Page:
On his 45th birthday, David Shulist was gifted a book from his father called, The Saga of the Kashub People. It was the first time that he was introduced to the true name of his heritage.
Since then, Shulist has been on a decades-long journey to self-discovery.
“We were told that we were of Polish and German heritage. After reading this book, it all made sense to me that we were the Kashubs,” says Shulist, a city councillor in Madawaska Valley, Ont.
Published in 2018, Shulist’s book. Discovering Kashubia Europe: The Fatherland of my Kashubian ancestors, traces the migration story of Kashubians to the Madawaska Valley, a township in Ontario’s Renfrew County. In the book, Shulist also shares his journey to preserve Kashubian history, language and culture in Canada and abroad.
His efforts included 13 trips to Kashubia in search of historians to gather information.
Kashubia is the home of the Kashub people, which Shulist explains as a “little nation” located along the south shore of the Baltic Sea. Kashubians settled in the Bay-Wilno area in 1858. Shulist explains that while the language is nearly extinct in Europe, it is still spoken by fifth and fourth-generation Canadians today.
“When I was a teenager, I always thought our ancestors messed up the Polish language because we couldn’t fully pick-up on Polish,” Shulist says. “But, as it turns out, we speak a language that stands on its own.”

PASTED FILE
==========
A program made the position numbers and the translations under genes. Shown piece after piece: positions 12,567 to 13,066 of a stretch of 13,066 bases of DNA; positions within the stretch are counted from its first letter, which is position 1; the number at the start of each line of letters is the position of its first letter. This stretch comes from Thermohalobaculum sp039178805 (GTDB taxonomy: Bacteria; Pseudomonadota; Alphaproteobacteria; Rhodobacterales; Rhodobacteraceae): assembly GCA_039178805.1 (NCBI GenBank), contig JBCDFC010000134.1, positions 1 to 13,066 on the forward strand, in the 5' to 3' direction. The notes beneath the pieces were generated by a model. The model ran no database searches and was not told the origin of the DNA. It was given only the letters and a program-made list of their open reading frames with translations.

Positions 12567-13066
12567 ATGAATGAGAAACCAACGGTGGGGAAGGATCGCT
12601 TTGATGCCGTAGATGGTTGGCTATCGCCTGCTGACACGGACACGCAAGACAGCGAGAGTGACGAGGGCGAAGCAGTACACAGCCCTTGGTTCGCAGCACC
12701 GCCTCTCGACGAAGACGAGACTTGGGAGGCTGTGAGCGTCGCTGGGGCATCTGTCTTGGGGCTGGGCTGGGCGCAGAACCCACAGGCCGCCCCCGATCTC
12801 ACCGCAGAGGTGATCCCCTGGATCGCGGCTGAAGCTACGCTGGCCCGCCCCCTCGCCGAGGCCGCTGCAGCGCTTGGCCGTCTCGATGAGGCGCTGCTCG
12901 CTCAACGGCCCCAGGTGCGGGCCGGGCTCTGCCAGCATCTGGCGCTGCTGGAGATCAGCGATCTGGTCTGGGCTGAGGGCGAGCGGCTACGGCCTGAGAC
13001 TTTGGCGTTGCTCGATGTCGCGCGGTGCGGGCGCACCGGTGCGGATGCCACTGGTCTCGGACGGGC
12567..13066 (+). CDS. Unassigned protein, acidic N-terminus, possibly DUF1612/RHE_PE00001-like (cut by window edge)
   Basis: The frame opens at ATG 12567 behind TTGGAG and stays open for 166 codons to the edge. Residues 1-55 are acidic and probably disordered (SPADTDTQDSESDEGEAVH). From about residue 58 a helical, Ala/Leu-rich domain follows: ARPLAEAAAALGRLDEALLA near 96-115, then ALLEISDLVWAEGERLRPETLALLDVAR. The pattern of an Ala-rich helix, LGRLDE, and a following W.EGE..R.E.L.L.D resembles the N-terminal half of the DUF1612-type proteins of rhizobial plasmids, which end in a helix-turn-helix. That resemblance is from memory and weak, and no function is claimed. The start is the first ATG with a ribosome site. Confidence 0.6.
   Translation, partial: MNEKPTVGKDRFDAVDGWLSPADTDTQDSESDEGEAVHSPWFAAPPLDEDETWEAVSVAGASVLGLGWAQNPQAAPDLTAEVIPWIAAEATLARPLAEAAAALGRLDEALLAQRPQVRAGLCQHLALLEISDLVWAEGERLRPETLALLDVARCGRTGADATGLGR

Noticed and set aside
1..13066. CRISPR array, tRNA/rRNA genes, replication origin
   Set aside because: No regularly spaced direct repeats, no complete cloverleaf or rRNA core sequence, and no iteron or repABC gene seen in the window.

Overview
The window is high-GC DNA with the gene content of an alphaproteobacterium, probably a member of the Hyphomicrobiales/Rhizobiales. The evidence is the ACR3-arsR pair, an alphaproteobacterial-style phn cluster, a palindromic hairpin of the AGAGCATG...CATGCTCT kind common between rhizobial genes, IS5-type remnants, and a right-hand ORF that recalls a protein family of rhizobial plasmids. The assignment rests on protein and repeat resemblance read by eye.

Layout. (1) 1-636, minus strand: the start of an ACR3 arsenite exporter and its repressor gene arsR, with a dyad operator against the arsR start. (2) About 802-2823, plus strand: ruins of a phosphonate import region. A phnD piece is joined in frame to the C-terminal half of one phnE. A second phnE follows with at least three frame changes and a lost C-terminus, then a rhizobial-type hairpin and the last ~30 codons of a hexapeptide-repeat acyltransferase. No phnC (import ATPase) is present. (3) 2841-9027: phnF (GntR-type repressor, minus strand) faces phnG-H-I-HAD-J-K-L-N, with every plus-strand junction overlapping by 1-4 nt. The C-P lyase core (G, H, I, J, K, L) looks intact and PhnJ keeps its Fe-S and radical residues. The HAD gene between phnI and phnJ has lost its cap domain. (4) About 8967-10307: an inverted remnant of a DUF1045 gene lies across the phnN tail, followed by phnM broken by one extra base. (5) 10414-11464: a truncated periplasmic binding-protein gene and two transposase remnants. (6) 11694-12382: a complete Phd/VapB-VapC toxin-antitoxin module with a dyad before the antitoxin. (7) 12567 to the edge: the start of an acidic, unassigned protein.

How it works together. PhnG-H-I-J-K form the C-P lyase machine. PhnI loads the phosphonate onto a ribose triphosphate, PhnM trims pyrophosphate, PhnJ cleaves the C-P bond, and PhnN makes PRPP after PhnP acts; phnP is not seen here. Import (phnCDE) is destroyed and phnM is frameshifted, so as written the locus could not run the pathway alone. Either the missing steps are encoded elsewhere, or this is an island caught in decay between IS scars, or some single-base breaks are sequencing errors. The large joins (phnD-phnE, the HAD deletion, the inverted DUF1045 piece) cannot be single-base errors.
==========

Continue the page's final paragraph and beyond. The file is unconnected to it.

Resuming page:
Today, only 10 per cent of European Kashubians speak the language. Shulist explains that some traditions that have been kept strong in Canada, are no longer practiced in Europe.
“Right now, the language is on its deathbed,” Shulist says. “That’s why my passion for my heritage is so strong because it’s something that is getting weaker.”
This makes his efforts to educate others and celebrate the Kashubian language and culture all the more vital.
Shulist’s book is one of his many initiatives to preserve Kashubian heritage in Canada and also connect with the community overseas. In 1998, Shulist established the Wilno Heritage Society to commemorate their history by building a heritage park and museum to honour the first Kashubian pioneers. He also created a Kashubian festival to celebrate their rich Kashubian heritage.
As commissioner of the Opeongo Heritage Cup, he took the local Kashubian Griffins Hockey Team to Kashubia to play in a tournament. As Mayor of the Township of Madawaska Valley from 2010 to 2014, he initiated a twinning between the Township of Madawaska Valley and the Township of Lepusz in Kashubia Europe. This partnership has both communities exchanging old Kashubian recipes and they are working on a student exchange program.
Since publishing his book, Shulist has discovered more Kashubian communities abroad, particularly in Wisconsin, Detroit and Winona Minnesota – the first Kashubian community in the U.S. Similarly, those communities also never heard of Kashubia until about 25 years ago.
“I ended up writing my book to make people aware of the identity that was hidden from us and now being re-discovered,” Shulist says. “The youth of today, especially in Europe, are learning about their heritage and they are more proud than ever.”
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